Small businesses make $77 bi yearly, about 1/3 of Brazil GDP

A new survey included small enterprises as well as micro-entrepreneurs

Published in 06/07/2022 - 12:23 By Wellton Máximo - Brasília

Small businesses in Brazil generate an income of approximately BRL 420 billion a year—one third of the country’s GDP. The estimate can be found in Atlas dos Pequenos Negócios (“Atlas of Small Businesses”), published by support service for micro and small enterprises SEBRAE.

According to the study—the first of its kind—small firms bring BRL 35 billion into the Brazilian economy every month. The survey gauged the participation of micro and small enterprises as well as individual micro-entrepreneurs, a category known in Brazilian legislation as MEI.

In the publication, MEI entrepreneurs are reported to generate BRL 11 billion every month, or BRL 140 billion a year. Micro and small companies make BRL 23 billion every month, raising BRL 280 billion per year.

As it stands today, smaller businesses account for 30 percent of the Brazilian GDP—a proportion that may reach 40 percent if the country climbs three percent a year in the next decade, said SEBRAE head Carlos Melles.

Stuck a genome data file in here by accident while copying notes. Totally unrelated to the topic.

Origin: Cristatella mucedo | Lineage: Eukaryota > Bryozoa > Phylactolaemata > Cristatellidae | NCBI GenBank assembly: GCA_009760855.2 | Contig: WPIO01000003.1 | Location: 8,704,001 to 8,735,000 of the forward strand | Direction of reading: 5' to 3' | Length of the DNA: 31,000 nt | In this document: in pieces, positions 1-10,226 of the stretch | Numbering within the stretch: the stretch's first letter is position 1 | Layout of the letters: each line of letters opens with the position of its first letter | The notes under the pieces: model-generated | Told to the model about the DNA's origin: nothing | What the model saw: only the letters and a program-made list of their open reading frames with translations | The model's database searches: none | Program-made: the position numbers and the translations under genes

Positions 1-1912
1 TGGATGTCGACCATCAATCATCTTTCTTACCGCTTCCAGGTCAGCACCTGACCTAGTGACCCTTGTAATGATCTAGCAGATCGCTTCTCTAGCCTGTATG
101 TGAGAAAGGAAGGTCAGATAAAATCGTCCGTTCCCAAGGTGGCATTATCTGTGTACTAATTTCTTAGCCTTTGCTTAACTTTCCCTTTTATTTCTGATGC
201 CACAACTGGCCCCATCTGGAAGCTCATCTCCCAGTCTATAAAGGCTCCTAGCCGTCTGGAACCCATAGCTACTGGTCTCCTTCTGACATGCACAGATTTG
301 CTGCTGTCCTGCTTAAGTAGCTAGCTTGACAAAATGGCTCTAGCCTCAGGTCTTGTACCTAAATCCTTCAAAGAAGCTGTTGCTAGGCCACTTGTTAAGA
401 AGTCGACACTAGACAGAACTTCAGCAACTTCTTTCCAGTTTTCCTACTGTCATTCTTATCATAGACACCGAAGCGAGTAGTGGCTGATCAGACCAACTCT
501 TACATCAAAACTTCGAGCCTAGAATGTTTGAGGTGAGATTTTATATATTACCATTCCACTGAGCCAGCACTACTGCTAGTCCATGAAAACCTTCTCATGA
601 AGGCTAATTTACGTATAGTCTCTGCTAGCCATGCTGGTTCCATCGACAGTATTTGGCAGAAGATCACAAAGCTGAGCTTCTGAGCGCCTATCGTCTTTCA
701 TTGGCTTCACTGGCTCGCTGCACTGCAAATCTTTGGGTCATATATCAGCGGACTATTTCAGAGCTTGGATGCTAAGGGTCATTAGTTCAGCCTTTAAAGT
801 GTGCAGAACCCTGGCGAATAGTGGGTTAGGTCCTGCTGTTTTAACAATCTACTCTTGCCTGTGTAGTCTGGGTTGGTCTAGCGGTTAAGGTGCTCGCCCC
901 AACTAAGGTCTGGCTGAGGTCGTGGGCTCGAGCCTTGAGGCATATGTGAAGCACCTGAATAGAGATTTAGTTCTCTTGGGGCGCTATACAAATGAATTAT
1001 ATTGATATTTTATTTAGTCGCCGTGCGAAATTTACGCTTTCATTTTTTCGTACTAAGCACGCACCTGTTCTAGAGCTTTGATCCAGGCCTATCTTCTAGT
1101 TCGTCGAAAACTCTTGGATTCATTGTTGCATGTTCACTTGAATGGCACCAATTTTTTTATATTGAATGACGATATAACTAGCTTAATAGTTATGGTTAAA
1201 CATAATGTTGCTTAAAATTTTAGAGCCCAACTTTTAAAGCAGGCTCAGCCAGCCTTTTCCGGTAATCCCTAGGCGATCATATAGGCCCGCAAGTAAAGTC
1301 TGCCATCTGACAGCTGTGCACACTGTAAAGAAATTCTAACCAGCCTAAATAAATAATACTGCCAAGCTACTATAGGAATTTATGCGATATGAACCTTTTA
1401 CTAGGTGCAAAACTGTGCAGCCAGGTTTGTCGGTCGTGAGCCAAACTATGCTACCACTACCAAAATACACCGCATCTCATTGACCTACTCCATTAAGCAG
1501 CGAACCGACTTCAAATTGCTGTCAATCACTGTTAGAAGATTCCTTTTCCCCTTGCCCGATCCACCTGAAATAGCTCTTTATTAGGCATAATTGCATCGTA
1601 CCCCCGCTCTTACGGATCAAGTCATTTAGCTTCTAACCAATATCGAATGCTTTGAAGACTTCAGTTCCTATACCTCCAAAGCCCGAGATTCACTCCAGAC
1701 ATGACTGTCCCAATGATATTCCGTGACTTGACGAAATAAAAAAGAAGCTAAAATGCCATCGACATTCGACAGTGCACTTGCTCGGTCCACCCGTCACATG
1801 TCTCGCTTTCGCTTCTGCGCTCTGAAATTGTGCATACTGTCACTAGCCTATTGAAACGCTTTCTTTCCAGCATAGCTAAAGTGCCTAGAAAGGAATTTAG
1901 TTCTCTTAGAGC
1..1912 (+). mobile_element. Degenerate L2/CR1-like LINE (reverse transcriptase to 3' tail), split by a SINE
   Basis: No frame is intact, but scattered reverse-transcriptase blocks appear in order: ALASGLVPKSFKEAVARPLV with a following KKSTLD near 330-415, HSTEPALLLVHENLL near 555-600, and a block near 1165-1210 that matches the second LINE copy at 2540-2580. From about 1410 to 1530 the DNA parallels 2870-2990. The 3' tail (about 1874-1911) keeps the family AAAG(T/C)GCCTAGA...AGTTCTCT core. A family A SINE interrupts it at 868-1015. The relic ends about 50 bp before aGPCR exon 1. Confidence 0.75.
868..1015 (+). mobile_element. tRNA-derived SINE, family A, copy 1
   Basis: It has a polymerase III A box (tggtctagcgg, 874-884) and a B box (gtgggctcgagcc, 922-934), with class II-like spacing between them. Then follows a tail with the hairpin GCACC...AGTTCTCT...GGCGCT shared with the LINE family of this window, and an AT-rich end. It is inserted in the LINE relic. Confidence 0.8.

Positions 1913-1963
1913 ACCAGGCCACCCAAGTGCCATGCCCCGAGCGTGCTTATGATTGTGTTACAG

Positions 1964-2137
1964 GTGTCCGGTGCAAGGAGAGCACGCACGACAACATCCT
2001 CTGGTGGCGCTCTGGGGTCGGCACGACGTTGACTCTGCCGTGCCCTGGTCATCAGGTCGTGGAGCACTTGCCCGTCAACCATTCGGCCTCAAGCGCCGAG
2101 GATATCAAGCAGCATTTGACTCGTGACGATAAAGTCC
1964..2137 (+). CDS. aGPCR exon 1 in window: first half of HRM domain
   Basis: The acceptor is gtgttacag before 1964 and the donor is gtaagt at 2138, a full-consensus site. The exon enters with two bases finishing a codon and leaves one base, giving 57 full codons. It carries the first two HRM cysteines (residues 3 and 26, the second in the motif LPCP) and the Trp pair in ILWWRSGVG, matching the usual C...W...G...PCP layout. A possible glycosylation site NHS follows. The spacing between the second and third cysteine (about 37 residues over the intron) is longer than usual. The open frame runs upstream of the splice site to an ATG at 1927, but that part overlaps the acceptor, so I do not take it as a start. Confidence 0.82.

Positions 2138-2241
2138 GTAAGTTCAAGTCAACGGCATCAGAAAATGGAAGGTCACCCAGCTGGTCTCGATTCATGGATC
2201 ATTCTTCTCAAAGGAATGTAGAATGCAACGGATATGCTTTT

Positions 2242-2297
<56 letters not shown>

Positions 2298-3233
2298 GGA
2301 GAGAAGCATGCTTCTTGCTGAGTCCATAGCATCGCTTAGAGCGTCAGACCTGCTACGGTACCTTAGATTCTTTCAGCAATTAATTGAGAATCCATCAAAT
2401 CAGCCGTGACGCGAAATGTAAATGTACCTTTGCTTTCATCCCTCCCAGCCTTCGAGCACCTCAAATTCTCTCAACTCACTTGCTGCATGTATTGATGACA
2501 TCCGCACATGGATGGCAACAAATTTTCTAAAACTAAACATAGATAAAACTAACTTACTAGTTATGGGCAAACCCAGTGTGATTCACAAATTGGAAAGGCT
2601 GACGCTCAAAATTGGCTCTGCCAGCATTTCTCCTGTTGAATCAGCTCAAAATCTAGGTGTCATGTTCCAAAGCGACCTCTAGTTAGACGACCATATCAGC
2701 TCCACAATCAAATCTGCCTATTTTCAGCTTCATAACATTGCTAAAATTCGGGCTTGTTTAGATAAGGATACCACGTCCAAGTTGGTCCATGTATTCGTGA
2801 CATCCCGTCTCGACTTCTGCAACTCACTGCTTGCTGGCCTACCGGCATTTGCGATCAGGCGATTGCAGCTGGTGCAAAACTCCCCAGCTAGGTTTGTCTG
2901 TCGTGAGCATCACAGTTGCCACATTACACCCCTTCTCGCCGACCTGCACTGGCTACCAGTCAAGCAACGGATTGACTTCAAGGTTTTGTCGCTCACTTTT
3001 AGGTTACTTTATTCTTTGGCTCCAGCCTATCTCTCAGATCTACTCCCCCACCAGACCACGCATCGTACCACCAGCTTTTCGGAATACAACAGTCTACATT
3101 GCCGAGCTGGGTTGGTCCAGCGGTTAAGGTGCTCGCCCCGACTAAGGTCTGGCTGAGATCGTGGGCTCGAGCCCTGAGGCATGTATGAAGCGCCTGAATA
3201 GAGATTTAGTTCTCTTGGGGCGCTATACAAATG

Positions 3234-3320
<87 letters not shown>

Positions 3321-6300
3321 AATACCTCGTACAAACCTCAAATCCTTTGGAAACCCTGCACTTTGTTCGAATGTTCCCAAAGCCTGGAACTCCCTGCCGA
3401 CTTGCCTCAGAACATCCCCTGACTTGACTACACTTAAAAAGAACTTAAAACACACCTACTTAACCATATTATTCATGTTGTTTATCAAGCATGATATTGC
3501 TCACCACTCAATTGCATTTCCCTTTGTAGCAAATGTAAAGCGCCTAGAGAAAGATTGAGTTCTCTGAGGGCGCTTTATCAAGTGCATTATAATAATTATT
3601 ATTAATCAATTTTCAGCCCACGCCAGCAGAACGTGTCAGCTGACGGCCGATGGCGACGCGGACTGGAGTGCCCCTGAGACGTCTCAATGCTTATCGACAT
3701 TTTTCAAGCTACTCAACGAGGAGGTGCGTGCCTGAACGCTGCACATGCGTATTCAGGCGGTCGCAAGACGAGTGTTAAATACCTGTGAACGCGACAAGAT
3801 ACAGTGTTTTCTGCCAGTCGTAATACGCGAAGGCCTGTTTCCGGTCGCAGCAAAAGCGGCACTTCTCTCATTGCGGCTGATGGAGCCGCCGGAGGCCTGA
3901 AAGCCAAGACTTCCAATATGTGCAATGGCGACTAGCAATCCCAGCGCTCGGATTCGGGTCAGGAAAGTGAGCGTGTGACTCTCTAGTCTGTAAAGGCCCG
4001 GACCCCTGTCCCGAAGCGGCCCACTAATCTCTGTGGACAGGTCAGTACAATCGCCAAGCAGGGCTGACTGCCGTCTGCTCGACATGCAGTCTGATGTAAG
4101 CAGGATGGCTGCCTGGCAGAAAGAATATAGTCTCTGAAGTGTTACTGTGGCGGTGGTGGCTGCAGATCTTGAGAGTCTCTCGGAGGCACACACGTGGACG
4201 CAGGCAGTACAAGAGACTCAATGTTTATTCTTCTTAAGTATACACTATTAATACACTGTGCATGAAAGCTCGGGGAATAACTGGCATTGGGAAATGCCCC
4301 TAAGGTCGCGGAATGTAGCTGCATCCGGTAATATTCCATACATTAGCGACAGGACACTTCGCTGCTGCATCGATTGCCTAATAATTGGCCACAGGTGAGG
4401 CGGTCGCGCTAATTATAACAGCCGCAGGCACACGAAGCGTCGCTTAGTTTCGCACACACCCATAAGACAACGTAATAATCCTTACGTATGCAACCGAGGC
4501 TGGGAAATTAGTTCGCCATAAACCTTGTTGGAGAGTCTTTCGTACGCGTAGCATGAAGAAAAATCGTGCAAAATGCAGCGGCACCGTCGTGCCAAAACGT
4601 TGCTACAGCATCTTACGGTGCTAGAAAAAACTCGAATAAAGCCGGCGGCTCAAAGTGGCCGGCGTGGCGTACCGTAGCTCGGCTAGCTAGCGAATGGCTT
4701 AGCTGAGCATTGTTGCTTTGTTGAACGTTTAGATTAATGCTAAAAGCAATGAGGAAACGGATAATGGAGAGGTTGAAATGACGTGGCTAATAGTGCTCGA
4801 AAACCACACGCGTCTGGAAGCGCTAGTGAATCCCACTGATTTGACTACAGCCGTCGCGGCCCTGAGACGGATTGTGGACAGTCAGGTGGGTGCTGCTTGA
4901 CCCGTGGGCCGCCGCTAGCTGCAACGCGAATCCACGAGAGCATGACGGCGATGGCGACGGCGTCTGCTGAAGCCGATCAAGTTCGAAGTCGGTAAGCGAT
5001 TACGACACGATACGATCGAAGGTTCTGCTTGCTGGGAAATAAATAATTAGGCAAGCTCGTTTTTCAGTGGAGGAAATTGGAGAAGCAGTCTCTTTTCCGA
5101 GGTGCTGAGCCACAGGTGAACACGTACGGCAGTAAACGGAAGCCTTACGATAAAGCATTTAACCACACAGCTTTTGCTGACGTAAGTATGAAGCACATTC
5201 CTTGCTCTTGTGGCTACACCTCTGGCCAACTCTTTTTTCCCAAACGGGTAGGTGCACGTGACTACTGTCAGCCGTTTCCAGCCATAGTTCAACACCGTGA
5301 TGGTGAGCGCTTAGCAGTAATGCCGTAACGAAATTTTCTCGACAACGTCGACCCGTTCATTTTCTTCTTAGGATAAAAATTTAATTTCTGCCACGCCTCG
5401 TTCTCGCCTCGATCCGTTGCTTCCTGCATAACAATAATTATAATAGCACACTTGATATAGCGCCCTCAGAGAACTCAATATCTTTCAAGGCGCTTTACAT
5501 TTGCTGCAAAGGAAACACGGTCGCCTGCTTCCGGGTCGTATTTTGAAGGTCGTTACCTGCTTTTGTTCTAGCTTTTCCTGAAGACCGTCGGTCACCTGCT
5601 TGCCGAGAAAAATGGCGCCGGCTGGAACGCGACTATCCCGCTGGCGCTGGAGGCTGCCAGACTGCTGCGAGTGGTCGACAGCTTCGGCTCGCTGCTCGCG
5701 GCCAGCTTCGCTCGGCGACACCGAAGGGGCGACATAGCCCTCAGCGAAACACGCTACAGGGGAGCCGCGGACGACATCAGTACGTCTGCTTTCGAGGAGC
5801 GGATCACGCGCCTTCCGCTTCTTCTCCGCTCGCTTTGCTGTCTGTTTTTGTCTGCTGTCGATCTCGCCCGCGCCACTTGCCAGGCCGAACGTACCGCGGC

“In developed countries, the slice of small businesses in the GDP stands at 40 to 50 percent. If we manage to boost this growth in ten years, the whole economy should benefit, thanks to the power of micro and small companies to generate income and jobs,” he noted.

Growth

From 2012 to 2021, the number of self-employed workers in Brazil rose 26 percent, from 20.5 million to 25.9 million. In the same period, the amount of workers registered as MEI skyrocketed from 2.6 million to 11.3 million, up 323 percent. The surge among MEI entrepreneurs is over 12 times higher than among informal business people.

The report further reveals that 28 percent of MEI were active outside the formal market under special taxing regime RET. Of these, 13 percent had informal entrepreneurship as their main occupation, and 15 percent worked as unregistered employees. The proportion of informal people has been on the wane. About 2.5 million people were brought out of informality (28 percent of the 8.7 million active MEI workers) as a result of their registration as MEI.

In the case of micro and small enterprises, 13 percent of entrepreneurs were informal before opening up shop. Of this total, six percent were active as informal entrepreneurs and seven percent were unregistered employees.

Translation: Fabrício Ferreira -  Edition: Nádia Franco

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